In Afghanistan, Pakistan, Kashmir, Iran, Iraq, and the Central Asian republics, carpets are viewed as objects of reverence and expressions of the highest artistic achievement. As the region's second largest export behind oil, they are also big business. "The early Muslims inhabited lands where people were born on carpets, prayed on them, and covered their tombs with them. For centuries, carpets have been a currency and an export, among the first commodities of a globalized trading system," writes author Christopher Kremmer. Even in the midst of turmoil and war, a bazaar will spring up during breaks in the fighting and carpet merchants will quickly resume business as if nothing had happened. In this detailed look at the culture and recent history of these countries, the carpet trade serves as both backdrop and metaphor for the shadowy and complex politics of the region in which trickery, illusion, and manipulation are part of the game.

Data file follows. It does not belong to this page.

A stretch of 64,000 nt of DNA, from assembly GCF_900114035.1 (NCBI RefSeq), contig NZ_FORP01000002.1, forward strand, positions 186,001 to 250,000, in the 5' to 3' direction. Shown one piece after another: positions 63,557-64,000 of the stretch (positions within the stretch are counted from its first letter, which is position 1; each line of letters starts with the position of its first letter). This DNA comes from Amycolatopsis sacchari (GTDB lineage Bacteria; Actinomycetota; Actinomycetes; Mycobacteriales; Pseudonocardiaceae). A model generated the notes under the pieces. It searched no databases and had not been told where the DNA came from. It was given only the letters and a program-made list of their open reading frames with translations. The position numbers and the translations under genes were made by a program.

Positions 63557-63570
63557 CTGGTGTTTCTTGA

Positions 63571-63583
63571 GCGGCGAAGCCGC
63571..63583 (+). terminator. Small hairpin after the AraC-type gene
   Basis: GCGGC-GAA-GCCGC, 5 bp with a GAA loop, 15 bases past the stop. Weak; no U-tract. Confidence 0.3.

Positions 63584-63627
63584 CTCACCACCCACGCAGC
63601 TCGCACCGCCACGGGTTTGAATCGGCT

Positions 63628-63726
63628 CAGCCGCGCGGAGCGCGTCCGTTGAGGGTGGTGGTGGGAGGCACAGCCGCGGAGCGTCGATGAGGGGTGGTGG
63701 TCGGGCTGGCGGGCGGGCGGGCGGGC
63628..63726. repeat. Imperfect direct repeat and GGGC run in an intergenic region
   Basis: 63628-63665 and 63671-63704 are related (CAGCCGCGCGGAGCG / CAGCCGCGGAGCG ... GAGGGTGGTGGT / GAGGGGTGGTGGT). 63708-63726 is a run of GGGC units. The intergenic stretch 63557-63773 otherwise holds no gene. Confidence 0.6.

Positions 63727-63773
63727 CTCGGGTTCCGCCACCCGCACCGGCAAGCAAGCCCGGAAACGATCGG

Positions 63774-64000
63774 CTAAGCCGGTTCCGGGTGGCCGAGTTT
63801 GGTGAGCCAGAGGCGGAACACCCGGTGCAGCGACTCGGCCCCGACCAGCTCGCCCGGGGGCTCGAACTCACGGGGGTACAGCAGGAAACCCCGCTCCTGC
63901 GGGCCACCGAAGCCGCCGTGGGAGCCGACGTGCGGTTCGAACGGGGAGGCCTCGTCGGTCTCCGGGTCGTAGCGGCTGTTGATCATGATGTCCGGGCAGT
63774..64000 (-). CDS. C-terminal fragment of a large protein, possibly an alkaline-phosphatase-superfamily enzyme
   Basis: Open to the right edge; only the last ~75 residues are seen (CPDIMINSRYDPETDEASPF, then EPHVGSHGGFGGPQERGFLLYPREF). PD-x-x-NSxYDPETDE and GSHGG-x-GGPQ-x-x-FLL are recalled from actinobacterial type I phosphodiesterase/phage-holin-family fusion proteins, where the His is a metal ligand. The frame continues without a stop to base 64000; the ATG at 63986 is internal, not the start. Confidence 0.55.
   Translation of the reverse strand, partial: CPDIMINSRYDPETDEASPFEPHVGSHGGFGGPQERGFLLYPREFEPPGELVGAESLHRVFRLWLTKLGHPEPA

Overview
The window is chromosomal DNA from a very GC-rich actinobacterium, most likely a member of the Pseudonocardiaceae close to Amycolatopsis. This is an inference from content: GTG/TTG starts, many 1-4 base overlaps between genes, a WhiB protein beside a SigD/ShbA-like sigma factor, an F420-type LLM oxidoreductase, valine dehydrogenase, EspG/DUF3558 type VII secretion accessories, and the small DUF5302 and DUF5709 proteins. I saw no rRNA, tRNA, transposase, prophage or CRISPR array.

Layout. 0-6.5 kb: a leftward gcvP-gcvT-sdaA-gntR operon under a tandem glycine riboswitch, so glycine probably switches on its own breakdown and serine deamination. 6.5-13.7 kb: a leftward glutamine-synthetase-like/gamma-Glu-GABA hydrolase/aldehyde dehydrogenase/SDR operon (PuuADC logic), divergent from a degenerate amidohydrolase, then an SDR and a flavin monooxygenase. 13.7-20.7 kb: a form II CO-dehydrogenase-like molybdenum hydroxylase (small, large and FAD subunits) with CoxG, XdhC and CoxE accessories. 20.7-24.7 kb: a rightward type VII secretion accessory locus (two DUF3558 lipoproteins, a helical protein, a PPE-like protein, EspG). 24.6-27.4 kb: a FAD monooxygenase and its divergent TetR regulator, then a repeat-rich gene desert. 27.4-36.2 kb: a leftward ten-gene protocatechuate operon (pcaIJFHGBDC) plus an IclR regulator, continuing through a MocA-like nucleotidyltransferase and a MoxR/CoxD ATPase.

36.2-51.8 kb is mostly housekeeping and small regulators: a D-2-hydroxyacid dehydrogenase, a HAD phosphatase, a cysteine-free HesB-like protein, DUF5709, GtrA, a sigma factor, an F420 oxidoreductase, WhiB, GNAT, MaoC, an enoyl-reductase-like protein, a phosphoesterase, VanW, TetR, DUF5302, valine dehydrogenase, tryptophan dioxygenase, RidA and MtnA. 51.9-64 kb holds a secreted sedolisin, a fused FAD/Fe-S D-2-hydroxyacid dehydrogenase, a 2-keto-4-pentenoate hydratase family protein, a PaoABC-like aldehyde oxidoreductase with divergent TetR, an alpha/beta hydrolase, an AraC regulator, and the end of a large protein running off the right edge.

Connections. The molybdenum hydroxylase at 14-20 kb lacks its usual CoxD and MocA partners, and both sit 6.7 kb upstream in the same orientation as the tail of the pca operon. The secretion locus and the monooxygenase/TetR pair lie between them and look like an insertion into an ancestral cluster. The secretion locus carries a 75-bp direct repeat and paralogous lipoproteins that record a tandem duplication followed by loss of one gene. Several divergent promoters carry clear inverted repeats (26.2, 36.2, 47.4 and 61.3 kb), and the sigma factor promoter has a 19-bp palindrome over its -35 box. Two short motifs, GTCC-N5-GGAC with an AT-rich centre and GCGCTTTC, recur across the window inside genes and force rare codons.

The result of 10 years spent as a journalist in the region, Kremmer's book explains how the fragile web of tribal and religious alliances and the influence of outside powers have impacted the politics and economy of the area and began a continuous cycle of exile and return, along with the rise of militarism and terrorism. The book also serves as excellent travel writing, with fascinating anecdotes and telling conversations and encounters that illustrate the customs of a region that is now the focus of international attention. --Shawn Carkonen [via]